Last year I bought from an eBay seller in Kansas an old photo that showed two men in front of a somewhat ornate entry to a house. On the back was a single handwritten line: “Silver Spring, Md.” Sadly, it was lost in the mail and, although I acquired from the same seller a fine ca. 1950 aerial of the area, sent under separate cover, I thought the house photo was gone forever.
Francis Preston Blair (1791–1876) came to Washington, D.C., in the 1830s at the invitation of President Jackson to edit a newspaper for Old Hickory’s party, the Democrats, and became a member of Jackson’s “Kitchen Cabinet.” In the 1840s, he was scouting the Maryland countryside north of the capital for a country estate. His horse strayed away and, in following it, he came upon a mica-inflected stream, located on the perfect spot. He built his country estate there, including a large Gothic Revival house, named it the Silver Spring, and soon acquired added property nearby for his family.
While his son Montgomery’s nearby house was burned to the ground in 1864 by Confederate raiders, F.P. Blair’s house survived (as did his downtown abode, today’s Blair House). He retired to the Silver Spring estate in the late 1850s and remained politically active, holding court at his rural retreat: he and others founded the Republican Party there and Lincoln often visited the house. After Blair died in 1876, the property went to his only daughter, Elizabeth, and her husband, navy officer Samuel Phillips Lee, who also kept a house next to the Blair House in Washington. Elizabeth Blair Lee was close friends with Emily Beale, visited the Beales’ house in Four Corners, and counted among her Lafayette Square neighbors Edward F. “Ned” Beale. The Lees made Silver Spring their country home until their deaths late in the century. Their son, U.S. Senator Blair Lee, called it home in the 1920s. The house stood southwest of the corner of today’s Kennett and Newall Streets until 1954.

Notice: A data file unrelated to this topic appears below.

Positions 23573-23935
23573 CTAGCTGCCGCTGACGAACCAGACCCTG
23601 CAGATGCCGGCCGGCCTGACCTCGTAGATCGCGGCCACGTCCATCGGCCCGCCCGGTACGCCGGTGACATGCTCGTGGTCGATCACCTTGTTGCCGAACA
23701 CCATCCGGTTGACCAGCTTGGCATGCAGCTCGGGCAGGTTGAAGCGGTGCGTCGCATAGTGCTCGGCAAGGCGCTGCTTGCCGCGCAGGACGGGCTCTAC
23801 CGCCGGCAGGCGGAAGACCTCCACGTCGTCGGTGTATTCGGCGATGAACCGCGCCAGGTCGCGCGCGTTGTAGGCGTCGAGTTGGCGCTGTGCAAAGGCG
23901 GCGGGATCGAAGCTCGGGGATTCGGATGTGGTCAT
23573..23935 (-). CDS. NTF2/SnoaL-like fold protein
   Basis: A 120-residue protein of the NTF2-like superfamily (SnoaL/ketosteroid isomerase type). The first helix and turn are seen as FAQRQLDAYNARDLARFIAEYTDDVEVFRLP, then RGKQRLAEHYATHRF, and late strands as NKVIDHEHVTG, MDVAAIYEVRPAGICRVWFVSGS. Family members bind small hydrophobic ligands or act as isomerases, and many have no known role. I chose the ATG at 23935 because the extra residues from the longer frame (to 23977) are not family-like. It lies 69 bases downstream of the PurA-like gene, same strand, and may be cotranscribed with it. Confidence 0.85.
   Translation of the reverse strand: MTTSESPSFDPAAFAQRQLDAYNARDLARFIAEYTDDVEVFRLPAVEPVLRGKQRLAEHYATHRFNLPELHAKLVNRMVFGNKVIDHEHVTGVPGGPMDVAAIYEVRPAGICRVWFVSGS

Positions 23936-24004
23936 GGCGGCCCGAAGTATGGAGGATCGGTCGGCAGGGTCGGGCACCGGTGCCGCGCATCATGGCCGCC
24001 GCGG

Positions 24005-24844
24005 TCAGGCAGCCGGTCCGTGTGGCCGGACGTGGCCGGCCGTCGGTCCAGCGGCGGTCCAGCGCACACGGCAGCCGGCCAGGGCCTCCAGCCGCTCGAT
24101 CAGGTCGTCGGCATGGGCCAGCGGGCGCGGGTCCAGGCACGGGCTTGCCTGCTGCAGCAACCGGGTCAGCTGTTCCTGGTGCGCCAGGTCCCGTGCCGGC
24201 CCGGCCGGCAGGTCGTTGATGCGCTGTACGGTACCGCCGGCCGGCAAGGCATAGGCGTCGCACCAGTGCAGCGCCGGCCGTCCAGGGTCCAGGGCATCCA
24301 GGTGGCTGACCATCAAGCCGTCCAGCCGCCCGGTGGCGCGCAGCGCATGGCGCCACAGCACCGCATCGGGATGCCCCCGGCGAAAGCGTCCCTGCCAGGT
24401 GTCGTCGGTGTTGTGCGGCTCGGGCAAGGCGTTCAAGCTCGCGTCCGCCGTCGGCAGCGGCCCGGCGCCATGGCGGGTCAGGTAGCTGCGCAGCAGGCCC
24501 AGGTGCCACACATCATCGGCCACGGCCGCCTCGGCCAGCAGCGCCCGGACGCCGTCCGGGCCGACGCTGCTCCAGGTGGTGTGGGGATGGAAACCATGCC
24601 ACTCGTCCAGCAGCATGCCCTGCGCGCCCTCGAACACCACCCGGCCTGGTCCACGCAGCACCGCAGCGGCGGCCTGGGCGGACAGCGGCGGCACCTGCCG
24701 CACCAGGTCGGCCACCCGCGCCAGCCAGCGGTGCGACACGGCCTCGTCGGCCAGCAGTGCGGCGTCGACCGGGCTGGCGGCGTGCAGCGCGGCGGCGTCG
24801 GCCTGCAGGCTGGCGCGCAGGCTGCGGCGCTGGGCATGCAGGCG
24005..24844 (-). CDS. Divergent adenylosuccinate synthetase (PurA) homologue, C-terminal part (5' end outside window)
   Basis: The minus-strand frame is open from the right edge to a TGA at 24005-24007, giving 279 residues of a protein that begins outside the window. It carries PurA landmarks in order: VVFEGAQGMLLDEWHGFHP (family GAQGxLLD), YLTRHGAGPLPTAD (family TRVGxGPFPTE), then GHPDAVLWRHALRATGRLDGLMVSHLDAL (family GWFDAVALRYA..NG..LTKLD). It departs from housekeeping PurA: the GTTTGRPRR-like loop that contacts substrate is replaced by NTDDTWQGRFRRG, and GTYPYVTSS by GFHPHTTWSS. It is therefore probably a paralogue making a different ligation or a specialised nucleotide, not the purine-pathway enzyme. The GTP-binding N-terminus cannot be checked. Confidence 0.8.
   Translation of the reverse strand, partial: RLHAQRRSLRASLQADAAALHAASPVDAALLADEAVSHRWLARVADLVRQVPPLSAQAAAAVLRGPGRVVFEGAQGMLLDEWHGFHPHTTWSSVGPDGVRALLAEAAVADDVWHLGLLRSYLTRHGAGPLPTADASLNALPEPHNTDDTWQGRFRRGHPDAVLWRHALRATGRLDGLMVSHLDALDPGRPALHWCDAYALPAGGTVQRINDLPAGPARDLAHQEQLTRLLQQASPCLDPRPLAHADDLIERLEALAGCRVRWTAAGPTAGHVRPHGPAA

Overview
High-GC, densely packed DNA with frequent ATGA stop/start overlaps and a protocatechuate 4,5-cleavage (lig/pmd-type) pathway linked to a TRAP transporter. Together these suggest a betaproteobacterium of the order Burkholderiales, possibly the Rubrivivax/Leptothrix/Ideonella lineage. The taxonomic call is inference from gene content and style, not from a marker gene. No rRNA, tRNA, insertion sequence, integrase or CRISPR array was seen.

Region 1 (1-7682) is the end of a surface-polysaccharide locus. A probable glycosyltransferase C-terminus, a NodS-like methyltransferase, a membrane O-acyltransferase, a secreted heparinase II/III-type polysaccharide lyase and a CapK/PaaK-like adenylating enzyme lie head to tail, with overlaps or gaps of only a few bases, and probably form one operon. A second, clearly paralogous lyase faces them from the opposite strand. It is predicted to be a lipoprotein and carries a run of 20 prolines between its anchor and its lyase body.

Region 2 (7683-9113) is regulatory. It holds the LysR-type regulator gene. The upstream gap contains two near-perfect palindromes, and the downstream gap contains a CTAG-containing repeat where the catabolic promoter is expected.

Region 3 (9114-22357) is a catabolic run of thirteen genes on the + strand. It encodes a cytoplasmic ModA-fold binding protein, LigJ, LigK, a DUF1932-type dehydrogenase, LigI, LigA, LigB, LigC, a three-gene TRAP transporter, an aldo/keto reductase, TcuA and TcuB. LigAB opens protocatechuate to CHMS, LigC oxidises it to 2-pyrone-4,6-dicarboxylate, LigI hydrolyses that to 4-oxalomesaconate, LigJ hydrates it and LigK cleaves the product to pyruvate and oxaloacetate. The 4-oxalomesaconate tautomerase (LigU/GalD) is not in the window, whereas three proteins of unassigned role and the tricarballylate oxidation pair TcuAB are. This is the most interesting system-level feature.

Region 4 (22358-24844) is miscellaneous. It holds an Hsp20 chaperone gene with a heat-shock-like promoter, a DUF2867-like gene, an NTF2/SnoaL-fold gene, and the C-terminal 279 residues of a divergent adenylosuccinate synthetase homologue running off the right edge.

There’s a fair amount known about all the above people and happenings but history can obscure the past more than it sheds light on it. Only a handful of photographs of F.P. Blair’s Silver Spring survive. A full sixth months after I had given up the “Silver Spring, Md.” photo for lost, it arrived in the mail. The image, in a handsome cabinet mount, sheds light on the above corners of history. The mansion’s glass-covered porch on the driveway side is shown, with its distinctive twin dormers above. The man at the doorway appears to be Samuel Phillips Lee — who incidentally served in the U.S. Navy while his third cousin, Robert E. Lee, led the Confederate insurrection — near the end of his life in 1897.
I don’t know how these two photos ended up in Kansas, but I’m glad they’re back in Four Corners where their owners and friends once lived.
[Hawkins holds a Ph.D. in history and lives in Northwood Park.] ■
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